Your skin is only one part of who you are and it’s not the most important part by any means. Healing acne can take time, so find a way to manage your stress through the process. I believe in exercise and meditation, but find what works for you.
5. You can’t tell if skin care will work in a week
The frustrating process about healing your skin is that it takes a long time. You can tell straight away if you’ve got an allergic reaction to a product or if it doesn’t agree with you, but to know if it works can take a big investment of time.
This is why I recommend speaking to a professional and researching the ingredients before embarking on a new skin care trial. For a long time I just tried things that said they were for acne when really I needed to get smarter about the ingredients that really worked and what the actual problem was. I would have saved a lot of time and money.
6. Your face is like a map of your body
Where you’re breaking out on your face, it can indicate other problems within your body. In fact getting clear on why you’re breaking out and when it happens is key to helping you heal.
My skin issues were mainly hormonal because they were always around my chin and jaw area. Break-outs on your cheeks could indicate respiratory issues and between your eyes relates to your liver. It’s important to keep a record of when you break out and where it happens to really learn more about why it’s occurring. Keep a skin diary to help identify your patterns.
7. A cream won’t fix it
For so long I was looking for a magic potion or a single cream that would give me perfect air-brushed skin.
But it doesn’t exist.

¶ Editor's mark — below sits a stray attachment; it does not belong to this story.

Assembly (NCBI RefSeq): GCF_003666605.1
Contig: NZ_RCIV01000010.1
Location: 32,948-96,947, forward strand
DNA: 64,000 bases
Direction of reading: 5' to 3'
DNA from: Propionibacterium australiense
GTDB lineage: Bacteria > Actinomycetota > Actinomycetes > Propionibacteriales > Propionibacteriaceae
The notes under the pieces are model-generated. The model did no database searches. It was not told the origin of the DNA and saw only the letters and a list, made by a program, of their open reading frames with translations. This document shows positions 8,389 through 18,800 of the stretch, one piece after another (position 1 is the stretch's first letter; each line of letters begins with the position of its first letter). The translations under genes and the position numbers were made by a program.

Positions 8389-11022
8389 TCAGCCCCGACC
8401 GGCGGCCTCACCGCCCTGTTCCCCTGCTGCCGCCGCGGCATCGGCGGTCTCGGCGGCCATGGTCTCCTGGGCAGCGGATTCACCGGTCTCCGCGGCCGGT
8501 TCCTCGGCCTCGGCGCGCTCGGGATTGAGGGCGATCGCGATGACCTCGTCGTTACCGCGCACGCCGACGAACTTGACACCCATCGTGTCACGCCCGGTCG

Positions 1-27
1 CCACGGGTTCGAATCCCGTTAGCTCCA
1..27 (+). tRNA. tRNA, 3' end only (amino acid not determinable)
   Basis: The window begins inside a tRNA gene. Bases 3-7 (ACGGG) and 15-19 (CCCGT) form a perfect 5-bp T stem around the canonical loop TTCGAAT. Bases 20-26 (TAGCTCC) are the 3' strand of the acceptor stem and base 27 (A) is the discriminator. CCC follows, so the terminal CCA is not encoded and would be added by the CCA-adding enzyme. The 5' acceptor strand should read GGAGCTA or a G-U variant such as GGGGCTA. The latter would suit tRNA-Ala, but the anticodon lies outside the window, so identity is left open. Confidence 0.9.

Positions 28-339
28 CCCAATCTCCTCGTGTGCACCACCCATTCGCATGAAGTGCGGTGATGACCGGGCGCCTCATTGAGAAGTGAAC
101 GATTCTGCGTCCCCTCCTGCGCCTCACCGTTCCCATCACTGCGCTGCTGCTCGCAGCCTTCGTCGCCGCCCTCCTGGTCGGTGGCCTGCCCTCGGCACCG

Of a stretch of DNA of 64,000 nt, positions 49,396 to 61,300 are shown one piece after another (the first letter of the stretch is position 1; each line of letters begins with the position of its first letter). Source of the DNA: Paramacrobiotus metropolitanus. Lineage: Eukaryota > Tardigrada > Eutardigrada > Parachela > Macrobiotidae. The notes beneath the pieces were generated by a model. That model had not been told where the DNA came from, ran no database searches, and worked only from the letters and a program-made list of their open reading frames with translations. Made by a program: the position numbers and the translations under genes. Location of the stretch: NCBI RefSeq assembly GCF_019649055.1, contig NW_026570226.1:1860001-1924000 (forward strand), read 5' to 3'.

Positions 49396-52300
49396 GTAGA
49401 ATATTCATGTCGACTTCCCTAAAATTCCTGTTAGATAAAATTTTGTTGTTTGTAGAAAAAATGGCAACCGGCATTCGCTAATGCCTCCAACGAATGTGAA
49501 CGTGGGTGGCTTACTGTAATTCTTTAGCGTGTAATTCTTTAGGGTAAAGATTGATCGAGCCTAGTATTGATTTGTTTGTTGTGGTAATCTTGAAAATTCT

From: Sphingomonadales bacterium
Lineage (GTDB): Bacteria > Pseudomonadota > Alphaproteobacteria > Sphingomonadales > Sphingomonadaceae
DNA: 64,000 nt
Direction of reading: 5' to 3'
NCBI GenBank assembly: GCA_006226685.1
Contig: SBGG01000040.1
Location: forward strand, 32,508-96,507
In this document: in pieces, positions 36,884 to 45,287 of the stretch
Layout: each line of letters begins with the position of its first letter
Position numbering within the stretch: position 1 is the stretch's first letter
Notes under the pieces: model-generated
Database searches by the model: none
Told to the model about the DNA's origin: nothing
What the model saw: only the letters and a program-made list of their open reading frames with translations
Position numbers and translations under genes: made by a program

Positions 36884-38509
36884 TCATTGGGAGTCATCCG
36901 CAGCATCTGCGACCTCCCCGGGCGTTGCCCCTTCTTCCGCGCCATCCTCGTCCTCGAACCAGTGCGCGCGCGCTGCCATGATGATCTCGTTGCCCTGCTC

I repeat, it doesn’t exist.
This was a really hard lesson for me to learn. Your skin is the largest organ in your body and it responds to everything that’s happening around you. Stress, diet and what you put in your body all contribute. You have to take a holistic approach to healing your skin.
8. Your diet is key
I’m not a dietician, so I’m not going to tell you what to eat, but I will say what you eat will show up on your face.
If you are having skin issues, I do recommend speaking to a GP or a naturopath to really work out the why it’s happening and how to fix it. I found my GP just really wanted to put me back on the pill to cure my acne. That may have worked in the short term, but that wasn’t going to be a long-term solution for me. Eating better and taking care of myself is key to a good skin in the long term. One diet I would recommend is the Dr Perricone anti-inflammatory skin diet.
9. It will get better
I know it feels like your adult acne is never going to go away, but trust me it does. The frustrating thing with skin is that it often takes six times longer to heal than it does for the spot to appear, but it will happen.
If you’re going through a similar situation, if I could tell you just one thing, it’s that it gets better and no one is as concerned about it as you are. Everyone is still just thinking about themselves, so you should relax and give yourself a break.
I’d love to know if you’ve experienced adult acne and what worked for you? And if you’d like to read the long post about my full skin journey, let me know and I will start working on it.
Am 28 and only finally discovering the root of my skin problems. For me it’s dairy, I was eating far too much dairy first thing every morning, getting through 4 litres of milk a week plus 2/3 substantial pots of yoghurt. I am only about a month having reduced my dairy intake but the change in my skin is amazing, it’s so bright and I have even had a couple of days of looking at myself in pure wonderment as there’s no new spots and it’s relatively clear. Working on reducing the red marks and scars I’ve left myself with (am a picker, I know, such a terrible habit) but it’s nothing Tinted moisturiser can’t cover! I know my skin will never be ‘perfect’ but I feel it’s well on its way to being my version of it
I am over the age of puberty but I personally struggle with acne. I can completely relate with #2. Everytime I look in the mirror I see my acne, but most don’t even pay attention to it. They are more drawn to your smile or eyes.
Sarah Blodgett says
YES! Diet is so important! I have adult acne and I noticed it got so much better when I gave up soy.